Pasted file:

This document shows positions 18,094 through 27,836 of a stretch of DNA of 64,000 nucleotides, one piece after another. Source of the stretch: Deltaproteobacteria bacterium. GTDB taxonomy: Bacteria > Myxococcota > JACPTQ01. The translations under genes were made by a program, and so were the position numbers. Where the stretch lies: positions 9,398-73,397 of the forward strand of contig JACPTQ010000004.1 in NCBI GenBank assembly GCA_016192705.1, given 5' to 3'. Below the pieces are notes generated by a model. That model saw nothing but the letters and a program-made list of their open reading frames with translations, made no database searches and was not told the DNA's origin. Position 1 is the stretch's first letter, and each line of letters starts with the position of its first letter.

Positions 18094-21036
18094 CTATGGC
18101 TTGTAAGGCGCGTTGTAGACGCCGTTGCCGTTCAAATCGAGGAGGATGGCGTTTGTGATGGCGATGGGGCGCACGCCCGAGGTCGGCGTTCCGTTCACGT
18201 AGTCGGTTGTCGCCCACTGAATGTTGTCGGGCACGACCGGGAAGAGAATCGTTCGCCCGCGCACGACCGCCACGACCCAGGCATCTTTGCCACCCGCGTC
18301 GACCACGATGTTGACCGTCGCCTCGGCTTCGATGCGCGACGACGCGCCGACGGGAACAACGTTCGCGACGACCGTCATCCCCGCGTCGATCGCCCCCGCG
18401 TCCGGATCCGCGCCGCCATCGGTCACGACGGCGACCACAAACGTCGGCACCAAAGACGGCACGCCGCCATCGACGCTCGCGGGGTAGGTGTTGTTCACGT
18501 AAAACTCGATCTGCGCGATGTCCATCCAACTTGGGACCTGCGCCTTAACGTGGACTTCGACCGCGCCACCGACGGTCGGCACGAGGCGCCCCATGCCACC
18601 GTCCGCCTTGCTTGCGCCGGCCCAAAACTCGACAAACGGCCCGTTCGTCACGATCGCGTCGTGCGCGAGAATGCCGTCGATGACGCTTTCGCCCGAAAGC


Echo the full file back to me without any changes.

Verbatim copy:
This document shows positions 18,094 through 27,836 of a stretch of DNA of 64,000 nucleotides, one piece after another. Source of the stretch: Deltaproteobacteria bacterium. GTDB taxonomy: Bacteria > Myxococcota > JACPTQ01. The translations under genes were made by a program, and so were the position numbers. Where the stretch lies: positions 9,398-73,397 of the forward strand of contig JACPTQ010000004.1 in NCBI GenBank assembly GCA_016192705.1, given 5' to 3'. Below the pieces are notes generated by a model. That model saw nothing but the letters and a program-made list of their open reading frames with translations, made no database searches and was not told the DNA's origin. Position 1 is the stretch's first letter, and each line of letters starts with the position of its first letter.

Positions 18094-21036
18094 CTATGGC
18101 TTGTAAGGCGCGTTGTAGACGCCGTTGCCGTTCAAATCGAGGAGGATGGCGTTTGTGATGGCGATGGGGCGCACGCCCGAGGTCGGCGTTCCGTTCACGT
18201 AGTCGGTTGTCGCCCACTGAATGTTGTCGGGCACGACCGGGAAGAGAATCGTTCGCCCGCGCACGACCGCCACGACCCAGGCATCTTTGCCACCCGCGTC
18301 GACCACGATGTTGACCGTCGCCTCGGCTTCGATGCGCGACGACGCGCCGACGGGAACAACGTTCGCGACGACCGTCATCCCCGCGTCGATCGCCCCCGCG
18401 TCCGGATCCGCGCCGCCATCGGTCACGACGGCGACCACAAACGTCGGCACCAAAGACGGCACGCCGCCATCGACGCTCGCGGGGTAGGTGTTGTTCACGT
18501 AAAACTCGATCTGCGCGATGTCCATCCAACTTGGGACCTGCGCCTTAACGTGGACTTCGACCGCGCCACCGACGGTCGGCACGAGGCGCCCCATGCCACC
18601 GTCCGCCTTGCTTGCGCCGGCCCAAAACTCGACAAACGGCCCGTTCGTCACGATCGCGTCGTGCGCGAGAATGCCGTCGATGACGCTTTCGCCCGAAAGC